Showtime’s hit serial killer drama Dexter may have ended recently, but the show is about to enjoy a second life in syndication. Starring Michael C. Hall as the titular serial killer with a day job as a blood splatter analyst at Miami Metro police department, Dexter became a breakout hit for Showtime during its eight years on the air.
Now the creepy, morally ambiguous drama is heading to NUVOtv, the English-language destination for Latino entertainment. Audiences will be able to relive every kill, or discover the bloody fun of Dexter for the first time.
Before airing the first back-to-back episodes on January 13 at 9pm, Hollywood.com was lucky enough to hop on a call with Dexter stars David Zayas and Lauren Velez. Zayas played the laid-back, Hawaiian shirt-loving detective Angel Batista, while Velez played politically-minded Lieutenant Maria LaGuerta.
Here’s what Zayas and Velez had to say about being on Showtime’s most popular show, the fates of their characters, and what they thought of the controversial series finale:
On favorite behind-the-scenes moments from the show:
Velez: I always sort of jump back to the first season with “The Ice Truck Killer.” We came back from some awards show—I think we were all shooting very early that morning—and we’re looking at a box with cut off fingers, and it was such an intense scene. I think Jennifer started laughing, and it created this ripple effect. I mean, we just laughed for a few minutes, and they had to hold the cameras. It was very funny, and we had a lot of moments like that, which were just completely different from what you see on screens.
On diversity in the Dexter universe:
Zayas: What caught me about the story was that they kept the integrity of the characters that were Latino. They were in powerful positions—like a detective, lieutenant, district attorney—and they maintained that for the most part throughout the eight years, and that’s something rare. You don’t see that on television too much. I was very proud of the fact that I was part of a show that was multiethnic.
On Dexter’s moral ambiguity:
Zayas: I think that not everything is black or white. I think that you see a show about a serial killer, and your initial reaction is that this man is bad. This man is evil. And in watching this show and watching how they’ve created this character, it is not black or white. You do go on the journey with him. There are aspects of his decisions that you agree with, not that you condone what he does, but you start agreeing. You start seeing his world the way he sees it, and you start to understand—not what he’s doing is right—but you start to understand how his brain is working, and you start to understand how society is affecting that.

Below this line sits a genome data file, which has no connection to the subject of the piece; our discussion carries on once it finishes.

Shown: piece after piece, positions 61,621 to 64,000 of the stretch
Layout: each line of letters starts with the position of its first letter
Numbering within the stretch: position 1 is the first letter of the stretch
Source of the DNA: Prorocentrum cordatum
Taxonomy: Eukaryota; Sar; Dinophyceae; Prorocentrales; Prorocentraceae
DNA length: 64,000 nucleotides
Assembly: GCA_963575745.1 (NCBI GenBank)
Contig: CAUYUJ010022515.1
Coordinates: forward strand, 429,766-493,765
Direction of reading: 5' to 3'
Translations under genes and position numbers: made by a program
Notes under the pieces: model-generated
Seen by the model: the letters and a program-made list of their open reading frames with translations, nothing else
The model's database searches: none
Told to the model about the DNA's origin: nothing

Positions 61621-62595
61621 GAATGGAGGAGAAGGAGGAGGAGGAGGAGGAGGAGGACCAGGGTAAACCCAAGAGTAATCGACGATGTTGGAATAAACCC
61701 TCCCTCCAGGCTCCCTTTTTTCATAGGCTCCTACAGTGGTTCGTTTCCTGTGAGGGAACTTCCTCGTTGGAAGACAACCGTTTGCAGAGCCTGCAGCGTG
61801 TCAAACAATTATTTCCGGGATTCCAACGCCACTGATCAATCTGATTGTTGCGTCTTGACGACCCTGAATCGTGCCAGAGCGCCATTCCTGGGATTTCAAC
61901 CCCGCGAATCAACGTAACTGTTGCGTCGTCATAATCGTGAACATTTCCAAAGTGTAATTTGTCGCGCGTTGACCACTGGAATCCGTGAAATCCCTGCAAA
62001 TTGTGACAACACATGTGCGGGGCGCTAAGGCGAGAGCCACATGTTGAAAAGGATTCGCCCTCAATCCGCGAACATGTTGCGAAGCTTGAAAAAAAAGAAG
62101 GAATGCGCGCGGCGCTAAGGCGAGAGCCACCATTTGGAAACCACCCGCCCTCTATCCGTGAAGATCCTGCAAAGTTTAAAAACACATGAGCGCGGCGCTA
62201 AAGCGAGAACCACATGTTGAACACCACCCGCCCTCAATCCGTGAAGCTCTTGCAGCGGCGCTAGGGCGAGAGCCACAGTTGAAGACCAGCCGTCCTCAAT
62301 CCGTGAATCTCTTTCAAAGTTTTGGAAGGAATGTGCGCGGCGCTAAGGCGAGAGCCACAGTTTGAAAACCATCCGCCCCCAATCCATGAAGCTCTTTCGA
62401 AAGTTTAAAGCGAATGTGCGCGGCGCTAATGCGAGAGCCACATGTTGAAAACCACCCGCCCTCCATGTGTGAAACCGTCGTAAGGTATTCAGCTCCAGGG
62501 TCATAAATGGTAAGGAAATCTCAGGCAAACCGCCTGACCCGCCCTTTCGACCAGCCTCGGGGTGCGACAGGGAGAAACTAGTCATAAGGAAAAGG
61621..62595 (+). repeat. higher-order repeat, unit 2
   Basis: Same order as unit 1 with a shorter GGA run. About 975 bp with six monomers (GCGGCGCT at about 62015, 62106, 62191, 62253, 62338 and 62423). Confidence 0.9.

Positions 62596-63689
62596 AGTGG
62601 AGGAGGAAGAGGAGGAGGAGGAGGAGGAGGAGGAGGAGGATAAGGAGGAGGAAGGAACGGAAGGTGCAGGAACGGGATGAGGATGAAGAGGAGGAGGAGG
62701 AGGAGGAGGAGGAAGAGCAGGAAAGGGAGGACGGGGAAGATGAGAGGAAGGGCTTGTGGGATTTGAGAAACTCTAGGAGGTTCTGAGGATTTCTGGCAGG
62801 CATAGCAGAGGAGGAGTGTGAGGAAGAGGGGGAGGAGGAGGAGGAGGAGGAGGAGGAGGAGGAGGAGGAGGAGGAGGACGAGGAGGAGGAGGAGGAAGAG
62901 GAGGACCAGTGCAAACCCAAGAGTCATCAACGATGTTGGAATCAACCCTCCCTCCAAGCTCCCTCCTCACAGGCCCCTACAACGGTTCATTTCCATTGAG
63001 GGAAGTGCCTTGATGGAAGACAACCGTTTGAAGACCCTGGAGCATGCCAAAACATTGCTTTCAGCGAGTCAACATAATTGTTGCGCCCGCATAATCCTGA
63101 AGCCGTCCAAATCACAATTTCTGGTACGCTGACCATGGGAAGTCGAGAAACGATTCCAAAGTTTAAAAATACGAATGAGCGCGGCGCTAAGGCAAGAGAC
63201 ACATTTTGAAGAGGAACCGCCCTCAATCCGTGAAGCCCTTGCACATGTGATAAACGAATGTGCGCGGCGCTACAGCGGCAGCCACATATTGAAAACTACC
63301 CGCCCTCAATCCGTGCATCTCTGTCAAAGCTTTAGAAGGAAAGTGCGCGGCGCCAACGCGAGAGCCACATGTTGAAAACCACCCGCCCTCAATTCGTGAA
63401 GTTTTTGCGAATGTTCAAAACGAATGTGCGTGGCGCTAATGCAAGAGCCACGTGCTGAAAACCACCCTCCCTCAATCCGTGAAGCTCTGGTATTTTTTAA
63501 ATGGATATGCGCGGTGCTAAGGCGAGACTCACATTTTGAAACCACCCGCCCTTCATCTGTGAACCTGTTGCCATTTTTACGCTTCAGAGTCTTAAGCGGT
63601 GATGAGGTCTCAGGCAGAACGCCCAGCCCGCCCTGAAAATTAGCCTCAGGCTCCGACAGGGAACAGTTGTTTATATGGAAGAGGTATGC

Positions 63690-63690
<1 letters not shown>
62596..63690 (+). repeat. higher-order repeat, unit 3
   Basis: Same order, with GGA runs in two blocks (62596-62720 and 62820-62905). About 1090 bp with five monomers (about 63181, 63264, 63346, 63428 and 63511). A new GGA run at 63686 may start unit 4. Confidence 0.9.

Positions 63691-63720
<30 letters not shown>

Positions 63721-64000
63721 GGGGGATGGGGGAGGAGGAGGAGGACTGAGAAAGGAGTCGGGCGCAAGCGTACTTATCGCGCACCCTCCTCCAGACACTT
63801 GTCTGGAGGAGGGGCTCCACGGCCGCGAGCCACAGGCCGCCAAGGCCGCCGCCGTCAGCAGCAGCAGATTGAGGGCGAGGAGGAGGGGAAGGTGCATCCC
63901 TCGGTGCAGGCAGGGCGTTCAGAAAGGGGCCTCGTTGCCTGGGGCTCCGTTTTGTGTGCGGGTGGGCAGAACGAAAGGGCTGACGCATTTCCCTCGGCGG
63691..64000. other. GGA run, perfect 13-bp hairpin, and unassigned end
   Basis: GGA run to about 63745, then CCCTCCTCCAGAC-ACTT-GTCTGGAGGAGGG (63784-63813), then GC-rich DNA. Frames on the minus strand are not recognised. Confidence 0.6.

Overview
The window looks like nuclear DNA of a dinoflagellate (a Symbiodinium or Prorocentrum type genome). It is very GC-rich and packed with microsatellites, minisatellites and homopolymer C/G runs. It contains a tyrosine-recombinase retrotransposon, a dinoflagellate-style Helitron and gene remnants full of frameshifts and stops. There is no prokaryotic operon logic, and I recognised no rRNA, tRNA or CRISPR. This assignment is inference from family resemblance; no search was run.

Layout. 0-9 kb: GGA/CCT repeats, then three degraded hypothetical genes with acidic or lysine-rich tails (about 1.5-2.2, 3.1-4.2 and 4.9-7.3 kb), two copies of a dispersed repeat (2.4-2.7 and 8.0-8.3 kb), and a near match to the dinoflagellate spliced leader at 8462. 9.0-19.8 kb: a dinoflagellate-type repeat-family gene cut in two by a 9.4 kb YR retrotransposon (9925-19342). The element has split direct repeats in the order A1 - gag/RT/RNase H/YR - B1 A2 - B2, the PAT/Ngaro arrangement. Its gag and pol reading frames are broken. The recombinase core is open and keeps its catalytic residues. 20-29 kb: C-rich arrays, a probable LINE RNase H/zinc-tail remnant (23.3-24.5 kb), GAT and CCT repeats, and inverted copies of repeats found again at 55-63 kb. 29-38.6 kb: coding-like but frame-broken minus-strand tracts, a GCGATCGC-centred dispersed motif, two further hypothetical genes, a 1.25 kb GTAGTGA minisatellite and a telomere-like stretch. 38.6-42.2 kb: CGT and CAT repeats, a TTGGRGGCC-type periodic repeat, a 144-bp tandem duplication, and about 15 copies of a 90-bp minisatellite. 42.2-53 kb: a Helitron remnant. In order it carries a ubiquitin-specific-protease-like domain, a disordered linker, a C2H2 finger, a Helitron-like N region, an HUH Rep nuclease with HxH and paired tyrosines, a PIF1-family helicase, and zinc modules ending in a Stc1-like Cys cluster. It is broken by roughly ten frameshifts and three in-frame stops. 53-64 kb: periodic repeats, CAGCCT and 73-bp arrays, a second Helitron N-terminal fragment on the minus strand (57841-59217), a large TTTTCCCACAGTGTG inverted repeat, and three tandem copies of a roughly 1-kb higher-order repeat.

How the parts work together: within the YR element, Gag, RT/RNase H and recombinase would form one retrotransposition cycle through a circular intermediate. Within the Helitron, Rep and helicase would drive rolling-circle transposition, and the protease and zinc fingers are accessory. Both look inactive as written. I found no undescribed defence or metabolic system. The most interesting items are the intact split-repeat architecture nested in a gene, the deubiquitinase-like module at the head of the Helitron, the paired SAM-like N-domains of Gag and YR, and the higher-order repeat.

On LaGuerta’s shocking death:
Velez: You know, it was difficult leaving, but I felt it was the perfect time for her to leave. I feel like it was a natural evolution for the character. Somewhere in her she always knew that she was going to have to face this particular evil, not necessarily Dexter, but that’s why she became a cop. There’s something really wonderfully fulfilling about it and bittersweet about leaving my Dexter family. But I’m glad that she left the way she did—not that she was shot, but willing to die for what she believed in.
On the somewhat controversial Dexter series finale:
Zayas: As an actor, I’ve always found that my job is not to judge the content in which I’ve agreed to perform in. What I try to do is just find the truth in every moment that they’ve written. So yeah, there was a number of different ways it could’ve ended, but this is the way they chose, and I think the way it was done was very good. But when it comes to how it could have ended, everybody has an opinion, and that’s what makes this medium of television so interesting.
Velez: I don’t know how else it could’ve ended, in truth.
On the high female body count:
Velez: What I found fascinating is that we started with three women, and all three of them were dead by the end of the show’s run. I don’t know what that says, but Rita, LaGuerta, and obviously Deb, all because of Dexter — whether directly or indirectly — died.
One of the things about the show that I found absolutely compelling is that there’s no sugar coating it. At the end of the day he is who he is. The episodes can be funny; they can be horrible; they can be tragic-- whatever they are, it never gets away from what Dexter is, which is a killer. We get a glimpse into his life and who he is, and that this could be the average person next door, which I think makes it so fascinating.
What’s Dexter’s weakness?
Zayas: As a viewer of Dexter, probably his weakness would be his family. His family has always been a weakness, because to me that’s what has always confused him. When something happened that involved his family, that was always what raised his blood pressure up.
On the fan response at San Diego Comic-Con:
Zayas: Well the weirdest thing for me the first time I was at Comic-Con was seeing a bunch of people dressed up like my character. That was kind of jolting to me and kind of weird. But you know, it was interesting, and it was definitely complementary. But I had never been at Comic-Con before, and seeing people dressed like characters of our show was—it took me aback a little bit. I had to get used to that.
Velez: I think the thing that struck me the most is the commitment of the fans, not only to dressing like their favorite characters, but when they came to the panel discussions of the show the questions were so specific and really intelligent. All of them had to do with the moral ambiguity of the show and how it affected their morality. They were just really wonderful insightful questions, and I was sort of floored at how committed the audience was to the show.
Dexter airs every Monday night at 9pm on NUVOtv. Catch a preview below:
Are you excited to catch Dexter from the beginning? Still annoyed at the series finale? Share in the comments!